6 Ways to Make Your Writing Stand Out So Robots Don’t Replace You
In a previous article, I told you about robot journalists, and how it is totally feasible for large publishing houses to benefit financially from robot written books. If you don’t believe me check out this article on how Professor Phillip Parker has authored over 1 million books.
Trying to get your work into the hands of millions is difficult enough without the risk of robots taking over, so what can you do?
6 Ways to Make Your Writing Stand Out
- Write what you’re good at
I’m not going to write about being an expert marksmen unless someone either decides to hand me a gun and show me how to use it, or someone else tells me everything I need to know about it. If you know about love and heartache, write about that. If you know about football, incorporate that into your story. Readers aren’t idiots. They know immediately if a writer is pretending to be an expert in a field. They know because they picked up your book because they already know something about it, and want to read more. Never try to fool the reader by writing something you think they will like. Write what you know, and write what you’re passionate about. The rest will come.
- Act like a professional
Present your writing in the same way that you would present your resume to a potential employer. Only offer your readers the very best you have. If you don’t, they will know it and will drop your book and move onto the next. Its also important to remember that in the digital age, your online presence is a direct link between you and your readers. Maintain your social media presence in a way that conforms to your writing. If a potential reader stumbles across your blog, or your Facebook page, will they be offended by what you write? Is it in line with the types of writings you produce?
- You’re a student, first and foremost
Research. Research. Research. Always work on developing you craft, on honing your skills. Write. A lot. And then write some more. The only way to fine tune your writing is to keep writing.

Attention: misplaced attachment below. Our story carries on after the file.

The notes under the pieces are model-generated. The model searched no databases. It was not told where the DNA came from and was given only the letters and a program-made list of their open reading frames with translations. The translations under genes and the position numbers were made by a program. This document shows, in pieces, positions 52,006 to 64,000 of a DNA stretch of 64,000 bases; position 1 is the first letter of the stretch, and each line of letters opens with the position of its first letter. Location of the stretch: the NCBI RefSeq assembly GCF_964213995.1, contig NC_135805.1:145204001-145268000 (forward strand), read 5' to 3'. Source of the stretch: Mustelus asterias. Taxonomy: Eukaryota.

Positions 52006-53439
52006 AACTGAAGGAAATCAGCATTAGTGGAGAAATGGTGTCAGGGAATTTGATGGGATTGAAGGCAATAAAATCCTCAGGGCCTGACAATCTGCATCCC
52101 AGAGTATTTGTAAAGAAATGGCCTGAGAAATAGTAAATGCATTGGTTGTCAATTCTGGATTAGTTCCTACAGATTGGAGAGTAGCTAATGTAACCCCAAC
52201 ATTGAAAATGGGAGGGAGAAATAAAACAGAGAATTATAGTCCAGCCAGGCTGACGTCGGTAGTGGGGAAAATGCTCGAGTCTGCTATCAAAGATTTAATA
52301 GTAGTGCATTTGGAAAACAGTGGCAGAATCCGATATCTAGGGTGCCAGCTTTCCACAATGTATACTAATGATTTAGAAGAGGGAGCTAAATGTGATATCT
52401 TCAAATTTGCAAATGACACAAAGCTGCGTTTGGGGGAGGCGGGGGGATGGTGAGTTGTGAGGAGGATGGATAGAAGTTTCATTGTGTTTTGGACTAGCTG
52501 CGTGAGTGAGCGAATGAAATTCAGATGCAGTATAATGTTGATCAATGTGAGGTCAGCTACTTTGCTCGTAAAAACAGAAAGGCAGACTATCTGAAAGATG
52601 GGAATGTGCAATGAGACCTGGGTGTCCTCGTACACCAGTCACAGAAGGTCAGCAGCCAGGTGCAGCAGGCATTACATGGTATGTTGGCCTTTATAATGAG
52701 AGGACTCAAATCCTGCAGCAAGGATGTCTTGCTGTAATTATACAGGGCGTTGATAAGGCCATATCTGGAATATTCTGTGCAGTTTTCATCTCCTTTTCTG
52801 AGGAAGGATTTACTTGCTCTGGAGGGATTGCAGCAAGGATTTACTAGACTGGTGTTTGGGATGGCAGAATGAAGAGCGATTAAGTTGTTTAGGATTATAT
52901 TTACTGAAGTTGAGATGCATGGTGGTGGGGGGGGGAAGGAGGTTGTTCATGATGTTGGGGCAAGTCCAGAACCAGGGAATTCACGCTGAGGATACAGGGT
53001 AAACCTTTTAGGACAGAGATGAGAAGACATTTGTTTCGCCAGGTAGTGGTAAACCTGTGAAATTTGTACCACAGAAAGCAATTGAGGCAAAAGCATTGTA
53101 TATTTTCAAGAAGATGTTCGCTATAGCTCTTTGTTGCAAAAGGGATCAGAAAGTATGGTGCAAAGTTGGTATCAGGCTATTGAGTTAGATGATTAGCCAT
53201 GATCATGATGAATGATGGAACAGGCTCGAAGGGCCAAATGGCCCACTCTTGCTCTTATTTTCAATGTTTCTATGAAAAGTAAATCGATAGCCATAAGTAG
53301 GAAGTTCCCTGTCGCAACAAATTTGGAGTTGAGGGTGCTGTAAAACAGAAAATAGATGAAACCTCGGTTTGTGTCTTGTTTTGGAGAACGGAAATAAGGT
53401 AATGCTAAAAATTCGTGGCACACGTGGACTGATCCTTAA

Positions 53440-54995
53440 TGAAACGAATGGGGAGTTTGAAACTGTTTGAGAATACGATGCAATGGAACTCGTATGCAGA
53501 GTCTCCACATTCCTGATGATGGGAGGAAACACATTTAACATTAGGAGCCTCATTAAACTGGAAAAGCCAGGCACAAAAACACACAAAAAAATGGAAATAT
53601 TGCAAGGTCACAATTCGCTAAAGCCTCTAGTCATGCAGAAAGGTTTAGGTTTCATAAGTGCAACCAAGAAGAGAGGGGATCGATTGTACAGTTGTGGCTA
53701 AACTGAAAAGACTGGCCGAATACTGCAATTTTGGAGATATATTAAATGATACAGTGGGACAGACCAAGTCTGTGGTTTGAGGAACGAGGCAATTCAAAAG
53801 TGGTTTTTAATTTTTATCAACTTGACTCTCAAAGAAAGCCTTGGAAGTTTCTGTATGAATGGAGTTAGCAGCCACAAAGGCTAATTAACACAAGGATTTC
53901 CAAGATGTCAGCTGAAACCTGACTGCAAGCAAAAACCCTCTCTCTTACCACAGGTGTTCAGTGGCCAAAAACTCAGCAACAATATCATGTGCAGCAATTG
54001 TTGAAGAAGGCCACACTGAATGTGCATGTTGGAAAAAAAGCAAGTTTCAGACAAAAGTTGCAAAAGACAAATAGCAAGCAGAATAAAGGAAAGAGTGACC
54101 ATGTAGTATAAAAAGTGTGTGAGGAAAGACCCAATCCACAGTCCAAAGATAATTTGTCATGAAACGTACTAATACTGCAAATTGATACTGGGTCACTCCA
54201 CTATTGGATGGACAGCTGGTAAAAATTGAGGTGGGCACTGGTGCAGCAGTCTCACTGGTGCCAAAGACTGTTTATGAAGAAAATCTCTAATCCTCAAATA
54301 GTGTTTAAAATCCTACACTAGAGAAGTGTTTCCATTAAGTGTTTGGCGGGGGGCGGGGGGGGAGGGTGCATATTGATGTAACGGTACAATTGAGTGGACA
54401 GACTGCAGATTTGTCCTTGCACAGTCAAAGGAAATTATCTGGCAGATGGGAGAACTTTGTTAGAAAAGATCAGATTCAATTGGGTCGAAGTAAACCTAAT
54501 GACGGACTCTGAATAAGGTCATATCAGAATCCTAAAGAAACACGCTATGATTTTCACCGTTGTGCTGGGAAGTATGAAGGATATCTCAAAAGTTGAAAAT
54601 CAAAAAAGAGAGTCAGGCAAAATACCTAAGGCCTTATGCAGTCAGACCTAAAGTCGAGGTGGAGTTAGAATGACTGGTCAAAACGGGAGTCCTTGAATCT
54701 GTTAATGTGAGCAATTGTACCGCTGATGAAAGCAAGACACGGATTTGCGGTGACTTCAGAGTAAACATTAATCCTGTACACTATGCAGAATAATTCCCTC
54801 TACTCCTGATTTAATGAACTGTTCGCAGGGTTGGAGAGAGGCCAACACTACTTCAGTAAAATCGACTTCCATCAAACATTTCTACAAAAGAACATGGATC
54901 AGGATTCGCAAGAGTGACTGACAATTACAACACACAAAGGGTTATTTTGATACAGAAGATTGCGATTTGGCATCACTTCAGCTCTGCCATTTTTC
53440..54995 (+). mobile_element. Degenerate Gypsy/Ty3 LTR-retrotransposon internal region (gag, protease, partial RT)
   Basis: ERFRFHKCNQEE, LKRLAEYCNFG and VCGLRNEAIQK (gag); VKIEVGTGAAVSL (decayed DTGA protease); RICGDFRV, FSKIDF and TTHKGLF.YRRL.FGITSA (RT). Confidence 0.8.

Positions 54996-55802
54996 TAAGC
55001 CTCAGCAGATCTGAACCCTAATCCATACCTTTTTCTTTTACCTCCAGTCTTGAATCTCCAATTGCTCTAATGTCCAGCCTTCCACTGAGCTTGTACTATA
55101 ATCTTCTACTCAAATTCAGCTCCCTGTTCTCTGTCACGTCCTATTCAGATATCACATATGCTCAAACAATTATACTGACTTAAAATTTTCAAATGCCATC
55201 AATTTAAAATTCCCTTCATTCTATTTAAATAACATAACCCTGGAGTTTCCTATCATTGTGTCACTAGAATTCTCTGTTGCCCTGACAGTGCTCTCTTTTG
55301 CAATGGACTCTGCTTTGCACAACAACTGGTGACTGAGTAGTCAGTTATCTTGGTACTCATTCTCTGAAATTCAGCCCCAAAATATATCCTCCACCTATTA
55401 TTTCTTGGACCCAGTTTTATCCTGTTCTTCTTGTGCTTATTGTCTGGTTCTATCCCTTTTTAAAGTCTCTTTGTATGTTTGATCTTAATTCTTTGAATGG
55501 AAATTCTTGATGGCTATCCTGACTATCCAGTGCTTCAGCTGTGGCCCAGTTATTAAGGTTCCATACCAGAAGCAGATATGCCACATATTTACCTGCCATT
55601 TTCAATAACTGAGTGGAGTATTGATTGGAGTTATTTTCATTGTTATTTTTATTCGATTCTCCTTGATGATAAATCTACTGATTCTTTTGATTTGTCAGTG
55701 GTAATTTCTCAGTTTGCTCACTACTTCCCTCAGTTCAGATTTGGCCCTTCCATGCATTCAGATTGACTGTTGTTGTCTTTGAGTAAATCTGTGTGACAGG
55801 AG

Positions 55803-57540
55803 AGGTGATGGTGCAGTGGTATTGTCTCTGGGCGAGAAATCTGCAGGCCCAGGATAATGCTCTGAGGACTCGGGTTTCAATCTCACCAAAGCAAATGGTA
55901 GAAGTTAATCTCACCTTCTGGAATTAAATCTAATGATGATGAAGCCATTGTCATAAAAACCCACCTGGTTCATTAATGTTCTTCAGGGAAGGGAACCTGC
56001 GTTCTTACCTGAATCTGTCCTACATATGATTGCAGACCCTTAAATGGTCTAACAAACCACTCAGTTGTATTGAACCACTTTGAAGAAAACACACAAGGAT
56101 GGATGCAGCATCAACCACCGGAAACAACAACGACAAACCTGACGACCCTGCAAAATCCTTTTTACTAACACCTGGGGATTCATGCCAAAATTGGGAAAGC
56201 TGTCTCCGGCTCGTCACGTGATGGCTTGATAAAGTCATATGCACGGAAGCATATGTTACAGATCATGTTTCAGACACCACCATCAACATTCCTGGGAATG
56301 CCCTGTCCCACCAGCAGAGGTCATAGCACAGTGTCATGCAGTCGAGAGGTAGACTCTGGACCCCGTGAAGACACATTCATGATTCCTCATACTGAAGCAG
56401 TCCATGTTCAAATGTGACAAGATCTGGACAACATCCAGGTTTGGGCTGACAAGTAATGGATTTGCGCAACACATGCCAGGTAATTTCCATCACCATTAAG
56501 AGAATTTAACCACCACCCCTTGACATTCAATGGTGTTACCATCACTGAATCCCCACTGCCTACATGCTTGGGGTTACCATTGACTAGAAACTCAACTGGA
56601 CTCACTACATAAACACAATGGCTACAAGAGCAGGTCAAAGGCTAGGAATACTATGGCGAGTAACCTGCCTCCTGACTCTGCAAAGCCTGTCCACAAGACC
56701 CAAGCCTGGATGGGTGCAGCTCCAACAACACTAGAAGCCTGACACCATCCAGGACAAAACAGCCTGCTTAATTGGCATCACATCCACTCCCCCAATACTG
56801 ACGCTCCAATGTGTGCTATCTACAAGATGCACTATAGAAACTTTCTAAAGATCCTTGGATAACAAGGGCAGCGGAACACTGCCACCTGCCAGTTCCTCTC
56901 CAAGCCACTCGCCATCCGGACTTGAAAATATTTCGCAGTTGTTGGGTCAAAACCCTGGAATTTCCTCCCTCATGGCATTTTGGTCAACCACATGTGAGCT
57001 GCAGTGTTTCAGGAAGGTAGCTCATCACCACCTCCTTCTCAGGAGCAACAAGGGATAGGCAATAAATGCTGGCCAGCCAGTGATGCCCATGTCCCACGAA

- Open with a bang
I do it as a reader, and so do most other readers. We are looking for that initial hook when we crack open the binding of a book for the first time. If I am not hooked in some way by the end of the first chapter, I am putting the book down and moving on. Make sure that you start with some sort of action to engage the reader. They will thank you for it.
- Create larger than life characters
Readers love relatable characters, but they love characters that do what it takes to get the job done. In my opinion, my favorite fantasy author, Brandon Sanderson does this well. He creates characters that are willing to do whatever it takes to reach their goal. But he also keeps them realistic by making sure they are weighted down with equally large and realistic flaws. Take away from this, make your characters large, make them believable and make their flaws just as big.
- Keep the stakes high
Readers are looking for books to take them out of their heads and away from their predictable nine to fives. You need to make sure that you create tension from the start. Put someone in jeopardy, threaten to destroy the earth, or whatever planet you are talking about, and then make those stakes personal to your protagonist. Make your readers care, and make sure your readers care what happens to your protagonist.
Can you answer these questions for your novel?
- What are the stakes in your novel? Why should the reader care what happens?
- Do you have a hook big enough to ensnare your readers?
- If the protagonist does not achieve their goal in the novel, then what happens? Are the consequences ‘big’ enough?
- Are your characters believable?
- Do your character have believable flaws that are large enough to fit their traits?